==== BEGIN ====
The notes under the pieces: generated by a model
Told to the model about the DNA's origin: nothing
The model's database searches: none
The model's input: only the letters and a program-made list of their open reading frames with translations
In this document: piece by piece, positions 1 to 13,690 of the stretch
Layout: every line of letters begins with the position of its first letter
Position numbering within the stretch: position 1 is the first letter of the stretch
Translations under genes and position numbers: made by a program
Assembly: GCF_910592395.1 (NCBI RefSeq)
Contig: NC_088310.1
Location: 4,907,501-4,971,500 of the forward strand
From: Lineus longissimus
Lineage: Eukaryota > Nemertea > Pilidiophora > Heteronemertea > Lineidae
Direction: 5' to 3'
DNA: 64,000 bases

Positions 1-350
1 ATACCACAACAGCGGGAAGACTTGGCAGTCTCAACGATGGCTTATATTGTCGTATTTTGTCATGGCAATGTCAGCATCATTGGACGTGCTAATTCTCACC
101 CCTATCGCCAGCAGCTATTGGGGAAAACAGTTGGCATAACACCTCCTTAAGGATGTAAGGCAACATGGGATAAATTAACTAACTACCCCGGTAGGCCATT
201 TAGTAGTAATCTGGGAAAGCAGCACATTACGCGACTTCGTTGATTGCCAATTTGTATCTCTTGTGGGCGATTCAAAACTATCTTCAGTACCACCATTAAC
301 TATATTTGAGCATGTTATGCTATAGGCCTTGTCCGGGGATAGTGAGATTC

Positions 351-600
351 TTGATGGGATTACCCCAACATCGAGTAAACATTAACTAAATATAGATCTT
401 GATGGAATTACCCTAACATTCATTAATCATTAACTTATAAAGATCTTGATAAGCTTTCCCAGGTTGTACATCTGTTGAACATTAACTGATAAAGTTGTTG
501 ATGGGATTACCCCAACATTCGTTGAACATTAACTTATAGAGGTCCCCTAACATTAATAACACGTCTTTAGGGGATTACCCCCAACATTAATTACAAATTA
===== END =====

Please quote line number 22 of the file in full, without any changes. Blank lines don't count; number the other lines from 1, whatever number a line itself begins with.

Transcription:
351 TTGATGGGATTACCCCAACATCGAGTAAACATTAACTAAATATAGATCTT